Result: This significantly reduced the stable, reliable share of property taxes flowing to K-12 schools (dropping the allocation below 10% for San Francisco’s schools and under 25% for schools in Los Angeles, Alameda, and other major industrial counties, while leaving suburban and rural counties at 40%+, including like Marin, Santa Barbara, and Napa).
Lessons: Many schools (especially urban ones) became heavily dependent on the State’s General Fund. Revenue for schools switched from stable local property tax to unstable state income tax revenue—which fluctuates with the State’s economy. Without changes to local property tax allocations, increased tax revenue and changes to Prop 13 only provide minimal extra funding in most urban areas. (In San Francisco, K-12 schools only get 10 cents out of every dollar of increased property tax.)
Proposition 98 is Routinely Manipulated and Undermined
Background: After Proposition 13 reduced education funding, voters approved Proposition 98 (1989) to give K-14 schools a “fair share” of the state’s growing budget. But, no sooner had voters acted than actions were taken to undermine that funding…
Prop 111: “Traffic Congestion Relief and Spending Limitation Act Of 1990”
What Happened: The Legislature, under cover of raising gasoline taxes for highways and requiring a balanced budget, gutted Proposition 98 by introducing “Test 3.”
Result: Test 3 allows the state to cut back funding to education during a slow economy with only “maintenance factor” promises to catch up education funding when times get better. Any reductions to education funding are not repaid.
Proposition 30 (2012): “Temporary Taxes to Fund Education…”
What Happened: The Governor proposed, and the Legislature passed, a state budget that included new funding proposed under Proposition 30 as part of Proposition 98 funding to schools—so funding to schools would be cut if it didn’t pass. Under the “promise” of funding education through increases in personal income and sales taxes, voters approved Prop 30. But …
Result: While the State was able to pay off delayed obligations to schools, the changes Proposition 30 made to the state constitution actually diverted funds away from schools in the long term. $6B of new taxes were added temporarily, but $6B of existing sales tax was removed from the Proposition 98 calculation permanently, resulting in a $2.4B annual loss to education unless Proposition 30 were renewed! Hence the need for Proposition 55 (2016).
Lesson: Be suspicious of any proposition by the Governor or Legislature that impacts education funding -- however neutral the Legislative Analyst’s summary may be.
$1 Billion of School Property Tax is Now Branded “Excess” and Quickly Moved Out of Education
Background - School Districts: After the AB 8 Split and Proposition 98, the Legislature reclaimed the portion of school property tax given away in 1979 for education. It set up an Educational Revenue Augmentation Fund in each county to share the reclaimed portion among its least-wealthy districts. However, the sharing stops once the state’s target district revenue is met -- and then the “excess” is handed off to local governments.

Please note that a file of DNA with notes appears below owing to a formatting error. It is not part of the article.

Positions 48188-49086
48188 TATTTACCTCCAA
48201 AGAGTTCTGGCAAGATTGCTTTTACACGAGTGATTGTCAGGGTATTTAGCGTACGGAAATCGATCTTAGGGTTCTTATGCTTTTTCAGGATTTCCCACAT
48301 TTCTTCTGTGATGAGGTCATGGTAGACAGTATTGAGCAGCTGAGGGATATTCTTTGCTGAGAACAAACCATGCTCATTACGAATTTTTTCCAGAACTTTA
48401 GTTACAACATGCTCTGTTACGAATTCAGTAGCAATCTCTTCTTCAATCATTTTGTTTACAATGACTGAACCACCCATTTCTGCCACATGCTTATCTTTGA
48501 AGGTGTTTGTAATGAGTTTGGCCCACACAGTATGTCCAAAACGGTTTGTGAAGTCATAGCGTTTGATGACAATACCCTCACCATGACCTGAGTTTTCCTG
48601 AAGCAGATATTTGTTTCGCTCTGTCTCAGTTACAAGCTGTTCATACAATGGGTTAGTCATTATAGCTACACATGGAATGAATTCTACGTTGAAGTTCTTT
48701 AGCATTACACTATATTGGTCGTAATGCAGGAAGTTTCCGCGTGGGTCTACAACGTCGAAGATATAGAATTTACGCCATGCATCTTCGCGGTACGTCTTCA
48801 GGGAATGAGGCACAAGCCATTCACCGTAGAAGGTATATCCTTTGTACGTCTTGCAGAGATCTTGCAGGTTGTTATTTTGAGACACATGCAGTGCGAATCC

Result: Introduction of the new, flat (not adjusted for regional costs), statewide Local Control Funding Formula in 2013 has meant that districts in the most expensive counties in the state face flat budgets while local costs (and local property tax revenues) skyrocket. $300 million of “excess” school revenue will be redistributed by the mayor in San Francisco this year; $270 million in Santa Clara County; $230 million in San Mateo County, ditto Marin, Napa, etc. This is revenue that was collected from the taxpayers for education, and it would have made a big difference to the poorest children in the richest counties (for more detail see https://www.educateourstate.org/impact).
Background - County Offices: County Office of Education property tax was split between oversight and special education (SELPA) functions -- ranging from 0%-80% depending on how special education funding was levied in July 1977. In 2013, the Legislature ruled that County Offices of Education must hand over all oversight property tax revenues in excess of their LCFF targets to pay state’s trial court costs. COEs weren’t allowed to transfer “excess” oversight funds to support their SELPAs.
Result: In 2014, $17 million was transferred, it has grown to $90 million in five years and will top $100 million next year. Had the money been channeled into Special Education by tweaking the allocation factor, it would have opened up $44 million this year in additional Proposition 98 funding.
Lesson: Cities, counties and the Legislature play the “property tax is inequitable” card to grab as much stable, reliable funding away from schools as they can. Constantly.
The “Triple Flip” & The Vehicle License Fee (VLF) Swap (2004)
What Happened: The Legislature needed to fund $11 billion of deficits AND pay its revenue sharing obligation to local governments for vehicle license fees when the Governor reduced those fees. Both the “Triple Flip” and “VLF Swap” diverted local property taxes allocated to schools to satisfy these debts to cities and counties, promising that "Proposition 98 would hold schools harmless."